2020 Photo Contest, Contemporary Issues, Stories, 1st Prize

The Longest War

Photographer

Lorenzo Tugnoli

Contrasto, for The Washington Post

10 March, 2019

A girl stands at the entrance of her family’s shelter in Hussain Khail, an informal settlement on the outskirts of Kabul, Afghanistan, on 2 March. Her family were evacuated to Kabul after her uncle and brother were killed in an airstrike on the family compound in the northern province of Kunduz.

The Taliban made significant territorial gains and increased their influence in Afghanistan in 2019. Eighteen years after the US invasion, and five years since the Afghan National Defense and Security Forces (ANDSF) have been responsible for securing Afghanistan, the Taliban control or contest around half the country, in some districts acting as a shadow government. Peace talks begun in January appeared to be nearing agreement in August, but were scuppered by US president Donald Trump in September. Fighting escalated during talks as both sides tried to gain leverage, while on the ground the talks provided the Taliban with increasing political legitimacy. The frequency and spread of Taliban violence left the ANDSF overstretched and in some cases overwhelmed, with a high casualty rate. The escalation of the conflict also severely impacted the civilian population, resulting in high casualties, forced displacement, extreme insecurity, lack of access to education and a weakened public health system. A report published in June 2019 by the Institute for Peace and Economics named Afghanistan as the world’s “least peaceful” country, replacing Syria, though by early 2020 it seemed that a peace agreement was once again a possibility.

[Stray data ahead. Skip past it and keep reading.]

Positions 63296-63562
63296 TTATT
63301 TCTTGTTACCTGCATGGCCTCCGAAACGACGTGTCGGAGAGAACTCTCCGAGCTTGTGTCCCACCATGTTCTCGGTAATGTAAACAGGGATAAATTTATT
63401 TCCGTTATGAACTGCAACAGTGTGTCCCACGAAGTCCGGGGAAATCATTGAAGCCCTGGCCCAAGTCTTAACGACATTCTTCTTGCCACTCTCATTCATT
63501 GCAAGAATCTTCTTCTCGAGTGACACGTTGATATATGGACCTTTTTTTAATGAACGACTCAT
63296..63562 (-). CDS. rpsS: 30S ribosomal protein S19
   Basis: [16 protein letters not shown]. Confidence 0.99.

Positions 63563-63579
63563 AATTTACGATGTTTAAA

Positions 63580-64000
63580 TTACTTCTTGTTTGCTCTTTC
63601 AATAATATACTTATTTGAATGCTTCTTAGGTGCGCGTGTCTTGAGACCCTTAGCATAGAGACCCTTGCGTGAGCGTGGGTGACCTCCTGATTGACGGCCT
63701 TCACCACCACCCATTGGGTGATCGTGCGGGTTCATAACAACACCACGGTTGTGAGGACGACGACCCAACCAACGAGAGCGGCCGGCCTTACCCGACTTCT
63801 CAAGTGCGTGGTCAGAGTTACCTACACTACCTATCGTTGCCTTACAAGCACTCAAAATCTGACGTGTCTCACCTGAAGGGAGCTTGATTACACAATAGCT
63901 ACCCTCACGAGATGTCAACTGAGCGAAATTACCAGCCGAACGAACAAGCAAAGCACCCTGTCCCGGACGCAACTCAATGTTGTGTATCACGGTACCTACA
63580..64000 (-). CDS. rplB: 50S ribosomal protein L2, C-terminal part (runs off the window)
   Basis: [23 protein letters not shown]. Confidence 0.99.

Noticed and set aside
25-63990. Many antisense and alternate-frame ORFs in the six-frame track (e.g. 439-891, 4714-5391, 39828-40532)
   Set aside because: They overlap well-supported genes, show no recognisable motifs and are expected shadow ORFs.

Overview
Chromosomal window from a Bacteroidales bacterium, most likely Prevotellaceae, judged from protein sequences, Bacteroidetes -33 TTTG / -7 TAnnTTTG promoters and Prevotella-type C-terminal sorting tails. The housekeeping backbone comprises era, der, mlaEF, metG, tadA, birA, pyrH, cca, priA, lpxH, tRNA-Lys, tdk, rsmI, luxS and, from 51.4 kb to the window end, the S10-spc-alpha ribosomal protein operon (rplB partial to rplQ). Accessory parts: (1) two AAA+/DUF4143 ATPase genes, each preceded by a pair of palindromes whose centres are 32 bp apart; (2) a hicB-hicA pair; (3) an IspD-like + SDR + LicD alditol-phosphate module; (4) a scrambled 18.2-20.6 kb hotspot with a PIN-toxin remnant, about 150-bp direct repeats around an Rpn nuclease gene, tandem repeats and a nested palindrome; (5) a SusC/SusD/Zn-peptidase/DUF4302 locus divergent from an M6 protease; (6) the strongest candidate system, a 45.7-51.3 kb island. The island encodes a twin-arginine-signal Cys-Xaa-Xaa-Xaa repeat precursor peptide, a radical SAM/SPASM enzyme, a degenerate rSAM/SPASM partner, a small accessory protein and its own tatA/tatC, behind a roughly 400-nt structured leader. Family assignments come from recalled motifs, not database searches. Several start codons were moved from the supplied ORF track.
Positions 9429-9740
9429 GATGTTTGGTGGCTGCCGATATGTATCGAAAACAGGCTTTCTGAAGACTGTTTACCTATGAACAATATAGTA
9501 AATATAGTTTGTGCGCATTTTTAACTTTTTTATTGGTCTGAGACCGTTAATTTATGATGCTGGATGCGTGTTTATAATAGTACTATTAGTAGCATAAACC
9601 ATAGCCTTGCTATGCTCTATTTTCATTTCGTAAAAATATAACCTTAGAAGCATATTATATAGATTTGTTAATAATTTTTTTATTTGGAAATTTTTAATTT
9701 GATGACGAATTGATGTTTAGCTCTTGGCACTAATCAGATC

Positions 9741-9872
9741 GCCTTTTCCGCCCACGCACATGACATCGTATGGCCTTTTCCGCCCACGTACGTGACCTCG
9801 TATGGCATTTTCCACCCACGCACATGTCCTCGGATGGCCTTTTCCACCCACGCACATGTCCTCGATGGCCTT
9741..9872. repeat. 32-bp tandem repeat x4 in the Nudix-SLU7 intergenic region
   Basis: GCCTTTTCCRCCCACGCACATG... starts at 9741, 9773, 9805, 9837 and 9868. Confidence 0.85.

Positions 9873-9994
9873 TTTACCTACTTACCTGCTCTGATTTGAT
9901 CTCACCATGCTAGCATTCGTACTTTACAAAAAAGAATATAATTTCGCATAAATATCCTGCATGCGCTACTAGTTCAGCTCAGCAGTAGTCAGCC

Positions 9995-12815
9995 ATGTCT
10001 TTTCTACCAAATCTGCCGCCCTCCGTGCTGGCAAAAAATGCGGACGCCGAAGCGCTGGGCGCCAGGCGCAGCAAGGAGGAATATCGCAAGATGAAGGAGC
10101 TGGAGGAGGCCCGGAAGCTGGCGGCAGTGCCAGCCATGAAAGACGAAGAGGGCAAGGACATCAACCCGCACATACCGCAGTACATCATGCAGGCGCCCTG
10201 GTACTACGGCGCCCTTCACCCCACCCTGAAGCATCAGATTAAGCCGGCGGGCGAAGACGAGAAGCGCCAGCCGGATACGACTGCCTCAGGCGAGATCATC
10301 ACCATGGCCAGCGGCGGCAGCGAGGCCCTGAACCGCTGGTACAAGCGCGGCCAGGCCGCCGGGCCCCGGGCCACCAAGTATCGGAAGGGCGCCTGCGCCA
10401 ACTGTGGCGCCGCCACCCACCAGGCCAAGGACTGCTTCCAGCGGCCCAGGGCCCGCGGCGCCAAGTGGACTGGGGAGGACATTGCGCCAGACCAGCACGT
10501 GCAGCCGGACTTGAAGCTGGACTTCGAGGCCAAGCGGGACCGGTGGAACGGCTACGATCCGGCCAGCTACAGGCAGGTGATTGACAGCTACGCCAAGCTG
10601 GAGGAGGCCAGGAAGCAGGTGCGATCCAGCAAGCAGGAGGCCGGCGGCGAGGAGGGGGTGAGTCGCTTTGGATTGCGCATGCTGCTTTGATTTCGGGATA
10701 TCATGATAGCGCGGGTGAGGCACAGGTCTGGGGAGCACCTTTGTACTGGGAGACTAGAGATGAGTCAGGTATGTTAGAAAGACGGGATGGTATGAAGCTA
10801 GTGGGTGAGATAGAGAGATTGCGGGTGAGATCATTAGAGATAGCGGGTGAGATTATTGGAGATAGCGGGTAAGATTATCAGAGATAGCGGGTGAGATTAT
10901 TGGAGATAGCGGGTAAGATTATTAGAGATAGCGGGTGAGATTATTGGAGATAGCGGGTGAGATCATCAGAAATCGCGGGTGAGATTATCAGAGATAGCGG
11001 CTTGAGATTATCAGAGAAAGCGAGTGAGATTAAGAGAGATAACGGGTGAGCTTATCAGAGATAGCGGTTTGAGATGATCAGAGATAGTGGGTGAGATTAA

About the photographer

Lorenzo Tugnoli

Lorenzo Tugnoli, born in Lugo, Italy in 1979, is a self-taught photographer. Tugnoli worked extensively around the Middle East before moving to Afghanistan in 2010, where he s...

Technical information

Shutter Speed
1/60
ISO
4000
Camera
Sony ILCE-7RM2

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